Dynamic Contrast-Enhanced Magnetic Resonance Imaging (DCE-MRI) With Bevacizumab and Irinotecan for Malignant Glioma
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|ClinicalTrials.gov Identifier: NCT00352521|
Recruitment Status : Completed
First Posted : July 14, 2006
Last Update Posted : July 22, 2014
RATIONALE: Monoclonal antibodies, such as bevacizumab, can block tumor growth in different ways. Some block the ability of tumor cells to grow and spread. Others find tumor cells and help kill them or carry tumor-killing substances to them. Bevacizumab may also block blood flow to the tumor. Drugs used in chemotherapy, such as irinotecan, work in different ways to stop the growth of tumor cells, either by killing the cells or by stopping them from dividing. Giving bevacizumab together with irinotecan may kill more tumor cells. Diagnostic procedures, such as MRI, may help doctors predict a patient's response to treatment and help plan the best treatment.
PURPOSE: This phase II trial is studying how well giving bevacizumab together with irinotecan works in treating patients with recurrent malignant glioma and how well MRI predicts response to treatment.
|Condition or disease||Intervention/treatment||Phase|
|Brain and Central Nervous System Tumors||Drug: bevacizumab Drug: irinotecan Procedure: dynamic contrast-enhanced magnetic resonance imaging||Phase 2|
- Examine the effect of bevacizumab and irinotecan on vascular permeability and blood flow in patients with recurrent malignant gliomas.
- Determine the reproducibility of dynamic contrast-enhanced (DCE-MRI) in malignant gliomas.
- Determine the predictive value of DCE-MRI in patients with recurrent malignant gliomas treated with bevacizumab and irinotecan.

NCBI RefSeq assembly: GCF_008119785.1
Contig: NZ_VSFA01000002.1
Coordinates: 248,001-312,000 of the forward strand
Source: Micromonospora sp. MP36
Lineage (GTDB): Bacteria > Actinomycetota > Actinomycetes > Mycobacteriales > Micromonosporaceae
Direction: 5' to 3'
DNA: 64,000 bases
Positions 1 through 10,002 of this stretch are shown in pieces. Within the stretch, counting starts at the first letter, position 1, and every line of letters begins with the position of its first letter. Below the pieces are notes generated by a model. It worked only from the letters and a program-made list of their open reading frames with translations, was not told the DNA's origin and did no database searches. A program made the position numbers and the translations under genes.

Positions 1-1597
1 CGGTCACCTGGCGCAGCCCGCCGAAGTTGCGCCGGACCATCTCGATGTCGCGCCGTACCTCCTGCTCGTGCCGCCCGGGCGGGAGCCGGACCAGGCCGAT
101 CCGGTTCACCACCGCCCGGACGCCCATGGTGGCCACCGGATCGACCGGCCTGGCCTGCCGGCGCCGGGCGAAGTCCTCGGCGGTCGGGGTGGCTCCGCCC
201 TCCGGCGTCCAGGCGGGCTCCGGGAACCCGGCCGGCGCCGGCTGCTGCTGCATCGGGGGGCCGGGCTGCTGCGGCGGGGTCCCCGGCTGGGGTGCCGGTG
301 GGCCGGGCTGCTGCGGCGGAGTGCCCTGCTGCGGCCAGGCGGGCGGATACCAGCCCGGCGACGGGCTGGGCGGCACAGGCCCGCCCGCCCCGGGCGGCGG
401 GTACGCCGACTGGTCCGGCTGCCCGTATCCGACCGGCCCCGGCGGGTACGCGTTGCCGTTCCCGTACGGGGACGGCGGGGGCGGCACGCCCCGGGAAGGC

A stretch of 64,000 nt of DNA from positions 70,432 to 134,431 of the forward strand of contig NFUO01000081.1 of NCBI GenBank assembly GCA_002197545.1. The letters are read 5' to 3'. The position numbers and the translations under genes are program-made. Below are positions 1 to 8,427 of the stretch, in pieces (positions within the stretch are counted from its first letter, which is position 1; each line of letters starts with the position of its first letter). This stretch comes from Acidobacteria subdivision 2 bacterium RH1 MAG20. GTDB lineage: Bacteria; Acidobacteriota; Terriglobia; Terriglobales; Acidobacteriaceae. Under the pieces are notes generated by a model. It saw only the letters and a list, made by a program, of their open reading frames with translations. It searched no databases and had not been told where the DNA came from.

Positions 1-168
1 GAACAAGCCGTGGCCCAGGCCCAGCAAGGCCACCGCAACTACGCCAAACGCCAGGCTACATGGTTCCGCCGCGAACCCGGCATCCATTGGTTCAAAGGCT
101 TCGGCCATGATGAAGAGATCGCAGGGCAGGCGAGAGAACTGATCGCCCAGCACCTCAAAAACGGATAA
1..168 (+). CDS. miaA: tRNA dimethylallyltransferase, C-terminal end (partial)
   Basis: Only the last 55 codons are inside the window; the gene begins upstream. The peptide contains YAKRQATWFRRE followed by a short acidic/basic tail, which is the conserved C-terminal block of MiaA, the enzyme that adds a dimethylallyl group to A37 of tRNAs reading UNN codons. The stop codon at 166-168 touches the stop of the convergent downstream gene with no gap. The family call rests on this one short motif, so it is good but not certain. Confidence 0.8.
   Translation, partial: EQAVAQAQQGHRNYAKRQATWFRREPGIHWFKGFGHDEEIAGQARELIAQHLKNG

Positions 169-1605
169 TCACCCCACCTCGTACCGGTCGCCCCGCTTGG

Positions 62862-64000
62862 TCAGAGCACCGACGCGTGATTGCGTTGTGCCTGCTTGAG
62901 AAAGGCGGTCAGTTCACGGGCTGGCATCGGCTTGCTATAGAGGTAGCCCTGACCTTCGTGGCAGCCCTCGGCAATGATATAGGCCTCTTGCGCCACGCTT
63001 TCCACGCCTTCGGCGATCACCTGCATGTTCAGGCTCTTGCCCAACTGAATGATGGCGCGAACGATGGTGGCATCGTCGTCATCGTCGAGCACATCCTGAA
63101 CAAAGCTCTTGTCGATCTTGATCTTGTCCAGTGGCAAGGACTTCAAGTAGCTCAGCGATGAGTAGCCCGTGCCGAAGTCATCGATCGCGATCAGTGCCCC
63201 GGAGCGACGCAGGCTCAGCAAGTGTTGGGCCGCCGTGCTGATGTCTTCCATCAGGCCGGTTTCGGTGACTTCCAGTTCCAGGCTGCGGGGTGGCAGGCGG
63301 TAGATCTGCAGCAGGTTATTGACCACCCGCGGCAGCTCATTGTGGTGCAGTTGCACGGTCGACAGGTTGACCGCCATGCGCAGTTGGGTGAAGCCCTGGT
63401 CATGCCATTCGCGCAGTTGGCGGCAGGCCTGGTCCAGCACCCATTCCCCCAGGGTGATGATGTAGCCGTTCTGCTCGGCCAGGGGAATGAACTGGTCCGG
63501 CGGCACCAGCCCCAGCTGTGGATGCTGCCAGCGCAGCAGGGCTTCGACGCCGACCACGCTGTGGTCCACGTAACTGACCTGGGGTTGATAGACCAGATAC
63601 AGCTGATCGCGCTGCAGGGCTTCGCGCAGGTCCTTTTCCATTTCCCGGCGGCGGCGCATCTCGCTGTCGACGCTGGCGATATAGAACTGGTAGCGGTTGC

- Describe the activity of the combination of bevacizumab with irinotecan as measured by response rate and progression-free survival.
- Describe the toxicity associated with the administration of bevacizumab with irinotecan.
OUTLINE: Patients receive bevacizumab IV on days 1, 15, and 29 and irinotecan IV on days 2, 15, and 29 during the first 6-week cycle. After the first cycle, the irinotecan and bevacizumab will be given on days 1, 15 and 29. Courses repeat every 6 weeks in the absence of disease progression or unacceptable toxicity.
Patients also undergo dynamic contrast-enhanced MRI 4 times.
|Study Type :||Interventional (Clinical Trial)|
|Actual Enrollment :||20 participants|
|Intervention Model:||Single Group Assignment|
|Masking:||None (Open Label)|
|Official Title:||Dynamic Contrast-Enhanced Magnetic Resonance Imaging With Bevacizumab in Combination With Irinotecan for Malignant Gliomas|
|Study Start Date :||April 2006|
|Actual Primary Completion Date :||December 2006|
|Actual Study Completion Date :||July 2009|
Experimental: Bevacizumab and irinotecan
The bevacizumab will be dosed at 10 mg/kg every 14 days (days 1, 15 and 29) and the irinotecan on days 2, 15, and 29 of the first six week schedule. The irinotecan dose will depend on whether the patient is on an enzyme-inducing antiepileptic drug (EIAED). If the patient is on an EIAED, the patient will receive 340 mg/m2 on days 2, 15, and 29 of the first six week schedule. If the patient is not on an EIAED, the dose of irinotecan will be 125 mg/m2 on days 2, 15, and 29 of the first six week schedule. After the first cycle, the irinotecan and bevacizumab will be given on days 1, 15 and 29.
Other Name: Avastin
Other Name: Camptosar
Procedure: dynamic contrast-enhanced magnetic resonance imaging
- Correlation of the acute permeability and blood flow response (24-48 hours) with progression-free survival (PFS) [ Time Frame: 1 year ]Assessed by DCE-MRI
- Overall Survival and Tumor Response [ Time Frame: 2 years ]
- Incidence and severity of central nervous system (CNS) hemorrhage and systemic hemorrhage [ Time Frame: 2 years ]
To learn more about this study, you or your doctor may contact the study research staff using the contact information provided by the sponsor.
Please refer to this study by its ClinicalTrials.gov identifier (NCT number): NCT00352521
|United States, North Carolina|
|Duke Comprehensive Cancer Center|
|Durham, North Carolina, United States, 27710|
|Study Chair:||James J. Vredenburgh, MD||Duke Cancer Institute|